Residential construction thrives during pandemic with new starts eclipsing 2019 totals

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By John Devine

Special to Ontario Construction Report

When COVID-19 first appeared on the scene last winter, it resulted in a lockdown that lasted through the spring and into the summer, with numerous businesses and sectors deemed non-essential required to close their doors.

The construction industry was excluded from the list of sectors deemed non-essential, and proceeded to have a pretty good year in terms of housing construction, resales, and renovations.

According to data from the Ontario Home Builders’ Association (OHBA), the number of new starts from January to December last year totalled 78,916. December numbers aren’t available yet from the Canada Mortgage Housing Corporation (CMHC), but even without them it’s still an increase from the 67,864 starts for all of 2019.

The dawn of 2020 arrived with high expectations for Ontario builders, with the economy booming and a provincial government committed to cutting red tape, says Joe Vaccaro, CEO of the OHBA. Queen’s Park had signalled that a million new homes would be needed in the coming decade, and builders were rising to the challenge.

“Across Ontario, members were launching new communities, providing new housing supply and choice. But we all know what happened on March 17. Ontario declared a State of Emergency in response to the pandemic and shifted resources to respond,” says Vaccaro.

“But the association didn’t stop working, didn’t stop advocating, didn’t stop communicating with our members. We stepped up.”

By May 19, all construction in the province was allowed to proceed. The association, he continues, developed a plan that gave the government the confidence that residential construction could proceed safely during the pandemic. And proceed it did.

“Respecting the necessary rules, OHBA went to work, establishing the health and safety protocols needed to keep job sites open and members working so that they could deliver keys to the thousands waiting to be homeowners,” says Vaccaro.

Stats from the Municipal Property Assessment Corporation (MPAC), which assesses new homes once they have been completed and occupied, also shows an increase in 2020 from the previous year.

In 2019, MPAC assessed a total of 51,829 new residential units, with a value of $27,793,391,026; 2020 saw 52,445 homes assessed, valued at $28,370,327,727.

The resale of housing also recorded a banner year in 2020, with the Canadian Real Estate Association (CREA) saying sales across the country were up 47.2 per cent in December, compared to the same time the previous year, largely driven by increases of more than 20 per cent in the Greater Toronto Area (GTA) and the Vancouver region.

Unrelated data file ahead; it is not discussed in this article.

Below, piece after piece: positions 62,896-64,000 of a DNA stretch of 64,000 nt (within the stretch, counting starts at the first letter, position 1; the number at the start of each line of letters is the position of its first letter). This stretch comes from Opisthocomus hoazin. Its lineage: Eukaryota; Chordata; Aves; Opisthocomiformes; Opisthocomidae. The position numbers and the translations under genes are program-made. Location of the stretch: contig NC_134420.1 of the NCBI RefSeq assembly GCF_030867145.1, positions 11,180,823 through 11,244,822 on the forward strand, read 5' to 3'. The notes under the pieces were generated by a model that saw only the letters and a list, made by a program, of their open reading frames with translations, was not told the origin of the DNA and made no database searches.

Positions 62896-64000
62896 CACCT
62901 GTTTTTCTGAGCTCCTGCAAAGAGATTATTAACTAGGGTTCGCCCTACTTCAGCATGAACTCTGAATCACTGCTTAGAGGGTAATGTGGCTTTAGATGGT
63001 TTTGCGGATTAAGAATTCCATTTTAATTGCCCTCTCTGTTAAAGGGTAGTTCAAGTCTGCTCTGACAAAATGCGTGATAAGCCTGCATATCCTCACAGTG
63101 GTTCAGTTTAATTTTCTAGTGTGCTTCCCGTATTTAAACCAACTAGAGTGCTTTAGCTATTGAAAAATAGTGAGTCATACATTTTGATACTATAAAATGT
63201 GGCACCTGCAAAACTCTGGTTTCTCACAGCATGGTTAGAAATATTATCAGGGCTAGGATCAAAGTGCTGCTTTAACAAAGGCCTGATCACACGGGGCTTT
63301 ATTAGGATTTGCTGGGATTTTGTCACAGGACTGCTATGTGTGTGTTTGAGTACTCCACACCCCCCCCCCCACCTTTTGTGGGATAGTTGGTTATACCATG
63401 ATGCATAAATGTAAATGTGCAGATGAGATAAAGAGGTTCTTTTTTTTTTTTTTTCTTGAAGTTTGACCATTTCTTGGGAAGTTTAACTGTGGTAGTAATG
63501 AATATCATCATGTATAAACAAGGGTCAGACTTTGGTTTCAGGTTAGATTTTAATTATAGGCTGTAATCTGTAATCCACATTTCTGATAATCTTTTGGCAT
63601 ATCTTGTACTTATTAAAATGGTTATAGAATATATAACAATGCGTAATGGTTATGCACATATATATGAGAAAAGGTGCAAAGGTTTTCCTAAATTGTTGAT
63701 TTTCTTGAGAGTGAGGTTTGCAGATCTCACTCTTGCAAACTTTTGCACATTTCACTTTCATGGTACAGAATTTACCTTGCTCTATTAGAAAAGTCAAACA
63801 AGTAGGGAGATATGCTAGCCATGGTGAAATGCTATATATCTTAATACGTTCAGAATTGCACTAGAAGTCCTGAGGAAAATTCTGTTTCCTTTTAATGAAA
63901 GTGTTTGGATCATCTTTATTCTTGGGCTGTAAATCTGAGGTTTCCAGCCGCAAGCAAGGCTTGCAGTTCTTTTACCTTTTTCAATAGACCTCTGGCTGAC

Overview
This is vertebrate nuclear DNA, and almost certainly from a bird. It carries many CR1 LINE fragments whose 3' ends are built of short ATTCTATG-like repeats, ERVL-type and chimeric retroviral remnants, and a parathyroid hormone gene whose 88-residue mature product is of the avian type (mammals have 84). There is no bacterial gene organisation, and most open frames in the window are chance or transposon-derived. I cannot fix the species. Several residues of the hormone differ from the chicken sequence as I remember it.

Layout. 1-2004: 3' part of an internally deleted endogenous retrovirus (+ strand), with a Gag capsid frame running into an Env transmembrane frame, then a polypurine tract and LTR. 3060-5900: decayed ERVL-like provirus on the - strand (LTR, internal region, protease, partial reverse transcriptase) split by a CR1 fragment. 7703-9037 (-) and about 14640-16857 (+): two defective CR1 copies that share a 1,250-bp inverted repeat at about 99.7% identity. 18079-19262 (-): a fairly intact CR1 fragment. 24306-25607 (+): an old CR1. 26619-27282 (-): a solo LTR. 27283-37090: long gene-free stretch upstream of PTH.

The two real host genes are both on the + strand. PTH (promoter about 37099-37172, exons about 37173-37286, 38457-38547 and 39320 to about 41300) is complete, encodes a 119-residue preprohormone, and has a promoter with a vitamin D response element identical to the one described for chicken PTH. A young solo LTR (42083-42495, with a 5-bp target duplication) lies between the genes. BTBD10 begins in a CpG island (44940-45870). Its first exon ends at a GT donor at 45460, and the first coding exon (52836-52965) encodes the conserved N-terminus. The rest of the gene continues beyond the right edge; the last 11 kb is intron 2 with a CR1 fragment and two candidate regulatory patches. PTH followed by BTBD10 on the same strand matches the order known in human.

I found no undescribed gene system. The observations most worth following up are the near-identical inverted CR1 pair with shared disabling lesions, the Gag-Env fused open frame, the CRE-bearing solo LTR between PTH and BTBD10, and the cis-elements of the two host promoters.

The average home price jumped 17 per cent to just more than $607,000, an increase of 17.1 per cent from December 2019. The number of sales in Canadian housing markets increased for six continuous months through to December, with that month witnessing the biggest annual spike in monthly sales seen in 11 years.

Sales across the GTA were up 24.3 per cent across the GTA compared to the same timeframe in 2019, according to the Toronto Real Estate Board.

“It’s official, despite all the challenges, 2020 was a record year for Canadian resale housing activity,” stated CRA chair Costa Poulopoulos.“While momentum continues into 2021, surging COVID cases and a return to April-like lockdowns in some provinces means we’ll be revisiting some of those virtual technology solutions to process deals in the first few months of the year. Hopefully we’ll have the current wave more under control by the time the spring market rolls around, which is shaping up to be a very active one.”

All those resales likely drove renovations in 2020, which saw an increase from the previous year, according to the MPAC. It all added up to a busy year for builders and renovators. The corporation recorded 32,806 permits for renovation work in 2020, totalling $3,630,673,414, compared with 28,406 in 2019, and a total value of $2,610,916,044.

The average permit value of closed permits in 2019 came in at $91,914.25, and in 2020 at $110,671.02. Alterations and renovations of homes led the way, followed by: additions, garages, shed, porch covers, decks, and swimming pools.

“With people spending more time at home this year, we saw an increase in building permits as people invested in making improvements to their homes,” said Carmelo Lipsi, MPAC’s vice-president and Chief Operating Officer.

“We reported over 50 per cent increase in the total assessed value of renovation permits in 2020 compared to 2019, with over 19,529 permits completed, an increase of over 30 per cent compared to the previous year.”

When reviewing the year, an analysis may say it didn’t live up to pre-pandemic expectations, but it ended better than it might have.

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